Onkyo DAC/headphone amp enables high-res playback from iOS and Android devices

If you have an iPhone or Android smartphone or tablet and want to add high-resolution audio capability, Onkyo's new DAC-HA300 digital-to-analogue converter/headphone amp can oblige.

It connects via USB to an iPhone or Android handset (using an Apple Lightning connector or Android On-the-Go cable) and then syncs with Onkyo's HF Player app. A free upgrade to the HD Player Pack app enables output of high-res PCM (Pulse Code Modulation) or 5.6MHz DSD audio files to the DAC-HA300 for decoding and playback.

In addition, the DAC-HA300 serves as a standalone media player and headphone amp. It has a slot to accommodate up to 128GB of music on a microSD card, and is equipped with a micro USB Type-B input for asynchronous digital-to-analogue conversion of high-res audio from a PC without the need to install drivers.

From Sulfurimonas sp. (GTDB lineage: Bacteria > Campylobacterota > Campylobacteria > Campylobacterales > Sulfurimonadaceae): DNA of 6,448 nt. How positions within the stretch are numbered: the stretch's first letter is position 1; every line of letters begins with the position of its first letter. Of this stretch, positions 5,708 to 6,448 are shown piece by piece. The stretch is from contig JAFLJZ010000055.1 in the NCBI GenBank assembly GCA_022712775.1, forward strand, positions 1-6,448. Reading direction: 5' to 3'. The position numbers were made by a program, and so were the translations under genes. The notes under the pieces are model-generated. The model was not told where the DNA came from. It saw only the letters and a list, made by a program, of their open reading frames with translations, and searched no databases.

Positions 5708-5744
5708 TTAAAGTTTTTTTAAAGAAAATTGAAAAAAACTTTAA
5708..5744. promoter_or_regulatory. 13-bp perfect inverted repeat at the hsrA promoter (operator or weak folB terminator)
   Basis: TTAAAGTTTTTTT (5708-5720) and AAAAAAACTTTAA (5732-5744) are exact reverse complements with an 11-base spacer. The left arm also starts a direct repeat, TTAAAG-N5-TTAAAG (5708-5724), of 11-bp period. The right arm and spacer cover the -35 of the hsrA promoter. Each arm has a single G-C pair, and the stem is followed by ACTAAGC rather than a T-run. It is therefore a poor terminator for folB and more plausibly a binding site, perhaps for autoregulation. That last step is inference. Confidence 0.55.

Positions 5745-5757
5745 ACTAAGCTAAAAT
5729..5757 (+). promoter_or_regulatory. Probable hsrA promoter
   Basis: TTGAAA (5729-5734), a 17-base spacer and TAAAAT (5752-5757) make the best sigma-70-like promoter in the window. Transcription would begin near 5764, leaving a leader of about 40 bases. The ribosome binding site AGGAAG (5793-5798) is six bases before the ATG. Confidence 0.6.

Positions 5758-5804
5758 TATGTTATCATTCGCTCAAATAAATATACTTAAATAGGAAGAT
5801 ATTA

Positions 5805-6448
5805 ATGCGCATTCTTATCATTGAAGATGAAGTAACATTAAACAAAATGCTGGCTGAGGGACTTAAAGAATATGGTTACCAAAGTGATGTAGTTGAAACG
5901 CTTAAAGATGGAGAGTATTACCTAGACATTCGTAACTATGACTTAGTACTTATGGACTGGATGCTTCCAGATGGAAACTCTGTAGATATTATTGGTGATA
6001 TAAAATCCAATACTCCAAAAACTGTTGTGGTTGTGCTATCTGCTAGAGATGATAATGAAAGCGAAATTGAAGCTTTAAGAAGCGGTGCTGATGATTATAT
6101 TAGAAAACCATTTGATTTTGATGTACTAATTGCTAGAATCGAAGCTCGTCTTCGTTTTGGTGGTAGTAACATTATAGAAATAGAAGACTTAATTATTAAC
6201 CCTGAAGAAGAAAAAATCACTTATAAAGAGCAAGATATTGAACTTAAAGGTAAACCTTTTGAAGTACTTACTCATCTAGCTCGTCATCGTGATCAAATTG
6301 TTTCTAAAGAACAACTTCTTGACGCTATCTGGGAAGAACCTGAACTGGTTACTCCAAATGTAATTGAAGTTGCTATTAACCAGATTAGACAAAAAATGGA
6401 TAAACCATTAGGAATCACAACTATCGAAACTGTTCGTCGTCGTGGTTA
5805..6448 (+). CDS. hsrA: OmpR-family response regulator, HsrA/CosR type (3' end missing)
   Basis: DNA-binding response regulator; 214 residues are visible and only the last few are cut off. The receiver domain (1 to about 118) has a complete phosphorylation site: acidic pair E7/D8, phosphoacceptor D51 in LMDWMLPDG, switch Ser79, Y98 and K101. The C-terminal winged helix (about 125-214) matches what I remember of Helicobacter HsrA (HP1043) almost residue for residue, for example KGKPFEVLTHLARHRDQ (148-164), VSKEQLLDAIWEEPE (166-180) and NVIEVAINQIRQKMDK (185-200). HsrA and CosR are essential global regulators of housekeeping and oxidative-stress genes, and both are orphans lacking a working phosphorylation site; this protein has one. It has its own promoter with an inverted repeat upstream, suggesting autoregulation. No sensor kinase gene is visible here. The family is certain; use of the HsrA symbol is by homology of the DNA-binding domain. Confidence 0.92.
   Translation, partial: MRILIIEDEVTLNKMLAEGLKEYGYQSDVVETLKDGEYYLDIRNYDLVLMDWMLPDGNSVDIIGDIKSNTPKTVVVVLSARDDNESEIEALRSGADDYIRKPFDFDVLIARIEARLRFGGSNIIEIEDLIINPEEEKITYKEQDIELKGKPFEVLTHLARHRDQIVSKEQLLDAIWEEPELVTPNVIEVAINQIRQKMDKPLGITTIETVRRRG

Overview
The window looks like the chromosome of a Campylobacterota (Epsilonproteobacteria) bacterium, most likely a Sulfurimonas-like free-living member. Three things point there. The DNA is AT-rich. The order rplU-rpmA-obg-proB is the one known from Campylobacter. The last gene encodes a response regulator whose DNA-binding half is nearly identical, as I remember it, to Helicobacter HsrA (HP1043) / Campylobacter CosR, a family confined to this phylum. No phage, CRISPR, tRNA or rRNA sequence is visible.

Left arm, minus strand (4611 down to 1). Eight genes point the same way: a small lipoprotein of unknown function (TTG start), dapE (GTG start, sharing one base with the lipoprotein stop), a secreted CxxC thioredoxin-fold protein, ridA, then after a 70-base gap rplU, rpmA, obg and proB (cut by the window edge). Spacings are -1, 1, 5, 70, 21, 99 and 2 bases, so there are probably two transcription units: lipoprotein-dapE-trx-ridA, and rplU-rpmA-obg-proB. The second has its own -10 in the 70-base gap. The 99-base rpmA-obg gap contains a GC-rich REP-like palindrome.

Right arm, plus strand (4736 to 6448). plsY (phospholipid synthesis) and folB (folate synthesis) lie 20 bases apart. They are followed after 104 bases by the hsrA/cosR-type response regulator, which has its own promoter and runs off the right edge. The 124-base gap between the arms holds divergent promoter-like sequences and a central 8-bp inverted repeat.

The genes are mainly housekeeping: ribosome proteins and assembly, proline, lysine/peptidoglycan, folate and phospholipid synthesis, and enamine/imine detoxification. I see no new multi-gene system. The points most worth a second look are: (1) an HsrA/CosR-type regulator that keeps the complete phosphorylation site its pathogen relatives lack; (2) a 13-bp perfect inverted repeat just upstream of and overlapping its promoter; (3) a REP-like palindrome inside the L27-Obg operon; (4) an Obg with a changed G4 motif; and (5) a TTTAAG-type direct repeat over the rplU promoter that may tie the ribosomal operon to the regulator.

It also has a switchable optical/coaxial/analogue input capable of accepting digital signals from connected devices up to a maximum resolution of 24-bit/192kHz.

Onkyo says the DAC-HA300 uses a MUSES8920 op-amp, a fully discrete push-pull output stage and a selectable gain adjustment function. Its 32-bit/192kHz TI Burr-Brown PCM1795 DAC was chosen for its "low out-of-band noise performance and excellent resistance to jitter".

The unit is powered by an internal lithium-ion battery which gives around seven hours of playback when connected to an iPhone, and can be recharged via USB when connected to a PC or using the supplied 5V DC cable and plug.

Constructed from durable aluminium, the Onkyo DAC-HA300 will be available in black for £499 from the end of April 2015.

Rugged aluminium casework protects the DAC-HA300 from knocks

Rugged aluminium casework protects the DAC-HA300 from knocks
Andy Clough

Andy is Global Brand Director of What Hi-Fi? and has been a technology journalist for 30 years. During that time he has covered everything from VHS and Betamax, MiniDisc and DCC to CDi, Laserdisc and 3D TV, and any number of other formats that have come and gone. He loves nothing better than a good old format war. Andy edited several hi-fi and home cinema magazines before relaunching whathifi.com in 2008 and helping turn it into the global success it is today. When not listening to music or watching TV, he spends far too much of his time reading about cars he can't afford to buy.